It must be down to the weather. Ever since Echo & The Bunnymen first strapped on their guitars over 35 years ago, the north west of England has produced a steady stream of notable bands that specialise in a very particular brand of widescreen, epic misery. The Smiths’ wit, flair and deftness of touch elevated them to a higher plane, one that defies categorisation, yet a notch below are the likes of The Verve and Doves, who crafted a vast sound dripping with urban gloom, allied to a knack for anthemic choruses that resulted in major commercial success.
Manchester’s MONEY are the latest group from the region to pick up this mantle. Founded back in 2011, their debut album The Shadow Of Heaven appeared two years later with their supremely confident musical vision already fully formed. Bursting at the seams with portentous, grandiose songs, more than half over five minutes long, it also announced the arrival of a charismatic front man in Jamie Lee.
Lee has since claimed to be a little disappointed with The Shadow Of Heaven, opining that it didn’t quite live up to expectations, which bearing in mind the extensive praise it received certainly set the bar high for MONEY’s next record. It’s just as well then that Suicide Songs is another album of laudable ambition, scale and emotional resonance.
Right from the opening track I Am The Lord (MONEY’s song titles are no less understated than their music and The Almighty is a recurring presence) it’s clear Lee and his band mates Charlie Cocksedge and Billy Byron are carrying on where their debut left off. Swirling layers of dilruba (an Indian string instrument) slowly build, accompanied by thumping drums, before Lee’s Richard Ashcroft-like, tortured rasp of a voice joins the fray. At well over six minutes, it isn’t in a hurry to go anywhere, but by the time it’s over the listener is fully immersed in MONEY’s swaggeringly self-assured yet palpably dystopian world.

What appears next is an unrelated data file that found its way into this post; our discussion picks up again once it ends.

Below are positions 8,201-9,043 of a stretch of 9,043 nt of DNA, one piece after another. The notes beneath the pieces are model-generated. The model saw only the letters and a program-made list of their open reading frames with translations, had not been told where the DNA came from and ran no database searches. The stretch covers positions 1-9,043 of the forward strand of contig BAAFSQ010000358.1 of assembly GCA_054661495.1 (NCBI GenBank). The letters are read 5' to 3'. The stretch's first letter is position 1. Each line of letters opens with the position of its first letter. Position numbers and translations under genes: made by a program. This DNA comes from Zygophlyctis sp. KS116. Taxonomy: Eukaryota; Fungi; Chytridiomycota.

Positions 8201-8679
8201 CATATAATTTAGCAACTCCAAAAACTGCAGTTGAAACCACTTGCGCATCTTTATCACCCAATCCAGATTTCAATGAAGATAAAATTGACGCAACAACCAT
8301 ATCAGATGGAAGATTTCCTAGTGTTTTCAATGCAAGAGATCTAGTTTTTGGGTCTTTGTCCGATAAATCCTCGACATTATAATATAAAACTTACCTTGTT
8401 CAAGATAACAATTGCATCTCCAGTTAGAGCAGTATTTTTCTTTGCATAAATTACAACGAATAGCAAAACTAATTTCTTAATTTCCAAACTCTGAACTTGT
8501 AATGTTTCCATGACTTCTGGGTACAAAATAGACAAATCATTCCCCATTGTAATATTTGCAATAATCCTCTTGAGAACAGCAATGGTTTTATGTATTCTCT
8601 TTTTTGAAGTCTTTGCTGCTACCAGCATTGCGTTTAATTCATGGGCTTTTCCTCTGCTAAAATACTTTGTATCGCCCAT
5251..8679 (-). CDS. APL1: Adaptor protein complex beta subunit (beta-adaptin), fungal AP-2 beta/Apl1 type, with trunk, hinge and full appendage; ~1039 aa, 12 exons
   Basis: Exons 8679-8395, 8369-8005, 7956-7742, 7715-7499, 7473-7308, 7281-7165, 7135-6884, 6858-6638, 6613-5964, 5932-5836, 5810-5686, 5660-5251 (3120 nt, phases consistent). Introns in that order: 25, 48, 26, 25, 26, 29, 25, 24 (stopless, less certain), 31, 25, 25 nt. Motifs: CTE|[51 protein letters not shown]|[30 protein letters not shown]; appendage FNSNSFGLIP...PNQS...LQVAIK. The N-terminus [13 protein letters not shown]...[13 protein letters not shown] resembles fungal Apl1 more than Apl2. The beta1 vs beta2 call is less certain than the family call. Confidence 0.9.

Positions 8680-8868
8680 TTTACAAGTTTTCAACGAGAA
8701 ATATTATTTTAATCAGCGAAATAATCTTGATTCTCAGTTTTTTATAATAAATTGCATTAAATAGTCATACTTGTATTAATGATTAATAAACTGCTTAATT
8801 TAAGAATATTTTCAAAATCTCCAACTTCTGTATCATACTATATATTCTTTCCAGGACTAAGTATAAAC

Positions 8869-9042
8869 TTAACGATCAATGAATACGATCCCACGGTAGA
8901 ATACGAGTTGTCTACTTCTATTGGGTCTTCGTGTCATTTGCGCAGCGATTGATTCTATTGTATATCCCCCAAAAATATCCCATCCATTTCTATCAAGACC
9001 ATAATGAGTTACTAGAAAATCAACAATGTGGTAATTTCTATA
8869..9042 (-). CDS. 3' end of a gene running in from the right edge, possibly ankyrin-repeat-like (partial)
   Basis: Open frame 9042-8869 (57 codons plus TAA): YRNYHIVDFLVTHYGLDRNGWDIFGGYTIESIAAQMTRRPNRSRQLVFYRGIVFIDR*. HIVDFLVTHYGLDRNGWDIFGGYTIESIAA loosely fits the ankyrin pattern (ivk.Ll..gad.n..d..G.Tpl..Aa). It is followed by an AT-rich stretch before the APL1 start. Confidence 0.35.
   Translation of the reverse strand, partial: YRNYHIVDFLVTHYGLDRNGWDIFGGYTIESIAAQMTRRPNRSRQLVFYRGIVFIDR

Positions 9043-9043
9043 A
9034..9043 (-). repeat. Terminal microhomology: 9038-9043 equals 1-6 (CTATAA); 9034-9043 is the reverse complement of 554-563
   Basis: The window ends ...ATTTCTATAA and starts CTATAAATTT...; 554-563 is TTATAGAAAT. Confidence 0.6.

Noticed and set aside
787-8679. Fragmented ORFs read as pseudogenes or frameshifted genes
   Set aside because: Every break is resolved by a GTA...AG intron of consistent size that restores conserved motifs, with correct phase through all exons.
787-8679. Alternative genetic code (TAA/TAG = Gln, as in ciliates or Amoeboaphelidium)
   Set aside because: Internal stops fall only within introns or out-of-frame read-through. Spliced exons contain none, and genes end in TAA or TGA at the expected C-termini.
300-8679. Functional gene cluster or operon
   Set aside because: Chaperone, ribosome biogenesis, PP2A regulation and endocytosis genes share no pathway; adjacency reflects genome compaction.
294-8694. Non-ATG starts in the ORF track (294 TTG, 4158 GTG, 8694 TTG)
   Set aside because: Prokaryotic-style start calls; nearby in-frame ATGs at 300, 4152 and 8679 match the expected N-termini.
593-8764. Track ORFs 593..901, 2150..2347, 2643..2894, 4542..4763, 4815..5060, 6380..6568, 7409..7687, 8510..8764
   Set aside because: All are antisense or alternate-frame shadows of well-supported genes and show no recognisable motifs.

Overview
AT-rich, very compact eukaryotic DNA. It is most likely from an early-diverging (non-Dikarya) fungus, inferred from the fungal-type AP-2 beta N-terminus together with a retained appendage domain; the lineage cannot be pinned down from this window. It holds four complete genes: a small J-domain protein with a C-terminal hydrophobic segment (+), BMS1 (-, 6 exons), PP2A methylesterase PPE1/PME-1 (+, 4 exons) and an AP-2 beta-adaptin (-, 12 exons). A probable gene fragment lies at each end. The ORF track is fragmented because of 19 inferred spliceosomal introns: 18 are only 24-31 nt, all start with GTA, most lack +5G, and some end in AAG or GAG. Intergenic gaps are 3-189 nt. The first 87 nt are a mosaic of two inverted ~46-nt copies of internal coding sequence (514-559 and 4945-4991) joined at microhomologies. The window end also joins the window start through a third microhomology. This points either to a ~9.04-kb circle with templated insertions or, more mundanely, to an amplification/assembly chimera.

I Am The Lord sets the tone for what’s to come, but we don’t have long to wait before its quality is surpassed. Third track You Look Like A Sad Painting is an absolute barnstormer, an anguished ballad climaxing with Lee wailing wordlessly above a swell of soaring strings. Night Came, while excellent, is maybe just a bit overstretched at eight minutes long, but it’s adroitly counterbalanced by the delightful economy of the two minute title track, a simple, yearning melody backed by mournful horns that could almost pass for a Mancunian Neutral Milk Hotel.
The big songs keep on coming, culminating in the almost unbearably melodramatic All My Life, complete with a gospel choir, before Suicide Songs closes with the uncharacteristically muted piano lament Cocaine Christmas and An Alcoholic New Year. Arguably a slight misstep, Lee’s slurred delivery and the blurry festive vibe do veer a little towards a Shane MacGowan impersonation. But it’s only a minor gripe on an album that mostly delivers in spades.
With lyrics focusing on mental illness, alienation and inner city melancholy and its relentlessly apocalyptic arrangements, there’s no doubt some will find Suicide Songs rather heavy going. But while the pudding is occasionally over-egged, in general this is a work of great individuality and poise that should increase MONEY’s currency as one of the best young British bands to emerge in recent years.